Eating More Vegetables – 5 Tips for Children

How to you get kids to eat vegetables when they keep leaving their greens on their plate, or snacking on crisps? Here are 5 easy ways to up their veg intake

If you’re a parent, chances are you’ll end up facing the age-old battle: trying to get kids to eat vegetables. Vegetables are high in fibre, low in calories and rich in nutrients like vitamins A, C and potassium. They’re also packed with antioxidants that benefit the immune system, and they have fibre for energy and stabilising blood sugar. It’s important therefore for children to eat at least three portions a day.
If your child keeps reaching for chocolate and crisps instead of carrots and celery sticks, don’t despair. The good news is there are simple tricks which will change your children’s eating habits and make them enjoy healthy eating.
Here are five top ways to get kids to eat vegetables:


  1. Break Out the Veggies First
    Getting the timing right is one of the simplest ways to get kids to eat vegetables. A small change in when you serve them up is sometimes all you need to increase their veggie consumption. For instance, one study showed that by moving break time to before lunch, children’s consumption of fruits and vegetables increased by 50 percent.
    So, what can you do? As a general rule, try and make fruit and vegetables available in your kitchen for snacks after the children get home from school. Additionally, about an hour before dinner (just as they are starting to get hungry), cut up some carrots, peppers and tomatoes and serve them out on the table. Suddenly they’ll swarm around the snacks.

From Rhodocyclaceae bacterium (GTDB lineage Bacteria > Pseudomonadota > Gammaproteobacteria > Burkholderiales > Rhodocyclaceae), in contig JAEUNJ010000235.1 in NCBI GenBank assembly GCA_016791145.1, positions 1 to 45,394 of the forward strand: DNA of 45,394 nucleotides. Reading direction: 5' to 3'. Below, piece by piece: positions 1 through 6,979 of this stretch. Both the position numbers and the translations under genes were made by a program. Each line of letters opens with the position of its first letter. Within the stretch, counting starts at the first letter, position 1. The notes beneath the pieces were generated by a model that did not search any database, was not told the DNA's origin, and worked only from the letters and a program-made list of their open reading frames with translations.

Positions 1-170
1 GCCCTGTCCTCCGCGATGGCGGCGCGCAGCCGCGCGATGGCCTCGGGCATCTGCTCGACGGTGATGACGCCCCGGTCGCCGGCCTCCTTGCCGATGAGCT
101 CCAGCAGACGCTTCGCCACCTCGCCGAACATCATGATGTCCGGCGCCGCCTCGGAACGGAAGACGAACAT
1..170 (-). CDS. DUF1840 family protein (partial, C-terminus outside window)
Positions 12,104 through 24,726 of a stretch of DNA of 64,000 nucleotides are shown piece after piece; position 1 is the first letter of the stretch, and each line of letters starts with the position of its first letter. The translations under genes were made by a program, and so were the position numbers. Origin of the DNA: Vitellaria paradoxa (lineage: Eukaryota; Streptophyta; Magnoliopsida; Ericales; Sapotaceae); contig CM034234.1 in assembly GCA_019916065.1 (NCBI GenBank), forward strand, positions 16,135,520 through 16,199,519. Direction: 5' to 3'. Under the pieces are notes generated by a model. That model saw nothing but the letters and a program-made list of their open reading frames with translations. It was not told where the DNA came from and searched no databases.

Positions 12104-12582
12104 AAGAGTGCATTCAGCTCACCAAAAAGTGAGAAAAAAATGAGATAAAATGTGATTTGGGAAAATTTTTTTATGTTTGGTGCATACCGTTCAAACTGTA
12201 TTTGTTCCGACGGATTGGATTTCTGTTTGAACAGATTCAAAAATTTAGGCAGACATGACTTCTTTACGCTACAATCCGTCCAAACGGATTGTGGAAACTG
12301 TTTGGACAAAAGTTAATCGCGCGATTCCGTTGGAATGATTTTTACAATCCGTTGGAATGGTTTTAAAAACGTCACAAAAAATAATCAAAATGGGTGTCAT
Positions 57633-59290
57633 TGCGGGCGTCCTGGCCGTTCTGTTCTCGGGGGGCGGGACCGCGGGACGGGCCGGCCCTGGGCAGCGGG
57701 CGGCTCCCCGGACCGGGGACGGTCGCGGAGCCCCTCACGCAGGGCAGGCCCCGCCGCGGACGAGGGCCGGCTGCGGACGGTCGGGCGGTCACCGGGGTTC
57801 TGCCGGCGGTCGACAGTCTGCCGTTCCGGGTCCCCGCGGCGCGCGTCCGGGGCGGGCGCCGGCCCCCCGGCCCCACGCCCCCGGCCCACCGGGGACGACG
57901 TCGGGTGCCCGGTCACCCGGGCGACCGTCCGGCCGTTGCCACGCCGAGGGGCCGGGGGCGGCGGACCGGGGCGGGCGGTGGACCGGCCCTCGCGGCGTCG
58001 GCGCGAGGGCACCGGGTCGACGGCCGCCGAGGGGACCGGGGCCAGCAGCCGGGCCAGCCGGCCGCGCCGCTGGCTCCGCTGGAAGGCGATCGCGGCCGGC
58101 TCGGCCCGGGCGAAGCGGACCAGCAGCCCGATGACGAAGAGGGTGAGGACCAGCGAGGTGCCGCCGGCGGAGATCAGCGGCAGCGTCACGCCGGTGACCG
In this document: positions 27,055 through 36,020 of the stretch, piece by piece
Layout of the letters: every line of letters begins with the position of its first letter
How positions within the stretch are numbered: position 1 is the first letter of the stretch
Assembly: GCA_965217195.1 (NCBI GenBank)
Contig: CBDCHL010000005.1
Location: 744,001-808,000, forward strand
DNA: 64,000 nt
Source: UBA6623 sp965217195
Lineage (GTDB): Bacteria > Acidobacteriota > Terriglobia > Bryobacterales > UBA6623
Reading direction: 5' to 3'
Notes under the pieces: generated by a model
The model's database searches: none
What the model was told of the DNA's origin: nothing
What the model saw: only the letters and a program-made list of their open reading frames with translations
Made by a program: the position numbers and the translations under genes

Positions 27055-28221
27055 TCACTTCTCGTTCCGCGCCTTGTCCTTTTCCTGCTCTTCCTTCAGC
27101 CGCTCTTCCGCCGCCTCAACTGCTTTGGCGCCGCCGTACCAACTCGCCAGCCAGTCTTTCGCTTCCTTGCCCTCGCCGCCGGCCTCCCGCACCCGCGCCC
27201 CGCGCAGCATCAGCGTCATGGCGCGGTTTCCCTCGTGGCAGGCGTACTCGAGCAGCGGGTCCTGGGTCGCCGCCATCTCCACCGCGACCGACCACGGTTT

3. Try Theme Nights
    Start your own meat-free Monday! Embracing healthy habits on Mondays can help set a pattern of healthy behaviours for the week ahead. Theme nights — Meatless Monday, Taco Tuesday, Falafel Friday, for some ideas — are the perfect opportunity to load up on veggies and encourage healthy eating. You could make bean and cheese tacos stuffed with veggies, pasta with lots of colourful vegetables, falafel wraps with hummus and dipping veggies — the options are endless!

  5. Get the Children Involved
    When you cook and eat together as a family, your children will be more excited to eat something they helped create. When children cook, they’re more likely to eat new foods. For a simple meal, start with store-bought pizza dough, and have the children add sauce, cheese and a variety of veggies.

  7. Experiment With New Vegetables
    You can mix up your family’s normal vegetable routine by eating seasonal veg. They taste better and are less expensive. Don’t be afraid to experiment. Take your regular mashed potatoes, and swap out the potatoes for mashed cauliflower, sweet potatoes, carrots or squash. Roasting the vegetables is also a good idea as this adds flavour and sweetness. You can also add some fun to everyday veggies by adding a twist of colour — purple, white and yellow carrots; green, purple and orange heirloom tomatoes; and brightly coloured mini-bell peppers. Roasted carrots, yams and parsnips are also a colourful alternative to chips.

  9. Eat Together
    Families should eat together as often as possible and not let children rush away as soon as they’re done. Having children stay at the table a little longer to talk will make it so that the vegetables don’t have to compete with video games. Plus, when your children see you starting with salad and piling on the veggies, they’re more inclined to do the same.


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